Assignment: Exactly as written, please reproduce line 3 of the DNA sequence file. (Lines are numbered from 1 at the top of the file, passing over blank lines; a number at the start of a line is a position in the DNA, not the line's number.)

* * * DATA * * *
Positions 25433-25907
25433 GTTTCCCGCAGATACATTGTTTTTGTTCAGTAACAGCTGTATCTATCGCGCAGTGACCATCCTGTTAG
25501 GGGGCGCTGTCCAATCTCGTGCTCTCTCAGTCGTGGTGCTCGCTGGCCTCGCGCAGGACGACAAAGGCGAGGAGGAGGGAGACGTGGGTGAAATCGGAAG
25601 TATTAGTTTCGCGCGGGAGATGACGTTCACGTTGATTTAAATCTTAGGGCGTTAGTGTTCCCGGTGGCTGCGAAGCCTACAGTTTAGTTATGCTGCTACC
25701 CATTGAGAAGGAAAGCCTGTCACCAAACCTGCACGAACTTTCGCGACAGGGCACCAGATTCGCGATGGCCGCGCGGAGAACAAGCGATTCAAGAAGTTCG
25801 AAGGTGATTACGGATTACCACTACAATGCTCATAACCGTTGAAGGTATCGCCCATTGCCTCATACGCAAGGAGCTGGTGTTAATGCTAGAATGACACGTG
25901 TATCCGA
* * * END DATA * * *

25501 GGGGCGCTGTCCAATCTCGTGCTCTCTCAGTCGTGGTGCTCGCTGGCCTCGCGCAGGACGACAAAGGCGAGGAGGAGGGAGACGTGGGTGAAATCGGAAG